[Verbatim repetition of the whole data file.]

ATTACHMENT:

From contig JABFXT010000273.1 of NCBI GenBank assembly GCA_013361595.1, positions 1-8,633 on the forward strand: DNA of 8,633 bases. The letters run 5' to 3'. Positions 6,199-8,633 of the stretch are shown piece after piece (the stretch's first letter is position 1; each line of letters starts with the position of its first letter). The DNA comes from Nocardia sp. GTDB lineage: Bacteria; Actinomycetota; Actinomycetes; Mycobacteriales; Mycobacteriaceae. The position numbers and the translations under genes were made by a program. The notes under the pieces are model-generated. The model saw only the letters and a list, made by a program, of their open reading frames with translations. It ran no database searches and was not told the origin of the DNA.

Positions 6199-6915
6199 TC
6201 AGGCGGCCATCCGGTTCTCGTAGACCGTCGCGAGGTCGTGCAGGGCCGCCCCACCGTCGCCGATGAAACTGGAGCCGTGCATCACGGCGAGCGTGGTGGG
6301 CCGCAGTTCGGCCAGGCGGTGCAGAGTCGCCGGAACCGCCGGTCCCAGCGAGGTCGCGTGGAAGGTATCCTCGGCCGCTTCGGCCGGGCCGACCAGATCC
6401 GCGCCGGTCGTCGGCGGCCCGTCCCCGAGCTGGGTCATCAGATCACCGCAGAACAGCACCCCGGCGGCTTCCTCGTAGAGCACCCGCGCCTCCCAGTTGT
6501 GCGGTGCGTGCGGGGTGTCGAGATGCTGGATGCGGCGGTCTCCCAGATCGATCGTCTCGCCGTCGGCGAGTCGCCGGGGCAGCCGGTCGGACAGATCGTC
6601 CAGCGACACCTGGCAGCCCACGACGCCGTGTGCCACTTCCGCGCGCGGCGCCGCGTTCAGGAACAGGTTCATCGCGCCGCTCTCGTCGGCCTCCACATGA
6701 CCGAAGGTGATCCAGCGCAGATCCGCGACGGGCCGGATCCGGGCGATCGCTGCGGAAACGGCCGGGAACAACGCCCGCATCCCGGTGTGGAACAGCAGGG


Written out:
From contig JABFXT010000273.1 of NCBI GenBank assembly GCA_013361595.1, positions 1-8,633 on the forward strand: DNA of 8,633 bases. The letters run 5' to 3'. Positions 6,199-8,633 of the stretch are shown piece after piece (the stretch's first letter is position 1; each line of letters starts with the position of its first letter). The DNA comes from Nocardia sp. GTDB lineage: Bacteria; Actinomycetota; Actinomycetes; Mycobacteriales; Mycobacteriaceae. The position numbers and the translations under genes were made by a program. The notes under the pieces are model-generated. The model saw only the letters and a list, made by a program, of their open reading frames with translations. It ran no database searches and was not told the origin of the DNA.

Positions 6199-6915
6199 TC
6201 AGGCGGCCATCCGGTTCTCGTAGACCGTCGCGAGGTCGTGCAGGGCCGCCCCACCGTCGCCGATGAAACTGGAGCCGTGCATCACGGCGAGCGTGGTGGG
6301 CCGCAGTTCGGCCAGGCGGTGCAGAGTCGCCGGAACCGCCGGTCCCAGCGAGGTCGCGTGGAAGGTATCCTCGGCCGCTTCGGCCGGGCCGACCAGATCC
6401 GCGCCGGTCGTCGGCGGCCCGTCCCCGAGCTGGGTCATCAGATCACCGCAGAACAGCACCCCGGCGGCTTCCTCGTAGAGCACCCGCGCCTCCCAGTTGT
6501 GCGGTGCGTGCGGGGTGTCGAGATGCTGGATGCGGCGGTCTCCCAGATCGATCGTCTCGCCGTCGGCGAGTCGCCGGGGCAGCCGGTCGGACAGATCGTC
6601 CAGCGACACCTGGCAGCCCACGACGCCGTGTGCCACTTCCGCGCGCGGCGCCGCGTTCAGGAACAGGTTCATCGCGCCGCTCTCGTCGGCCTCCACATGA
6701 CCGAAGGTGATCCAGCGCAGATCCGCGACGGGCCGGATCCGGGCGATCGCTGCGGAAACGGCCGGGAACAACGCCCGCATCCCGGTGTGGAACAGCAGGG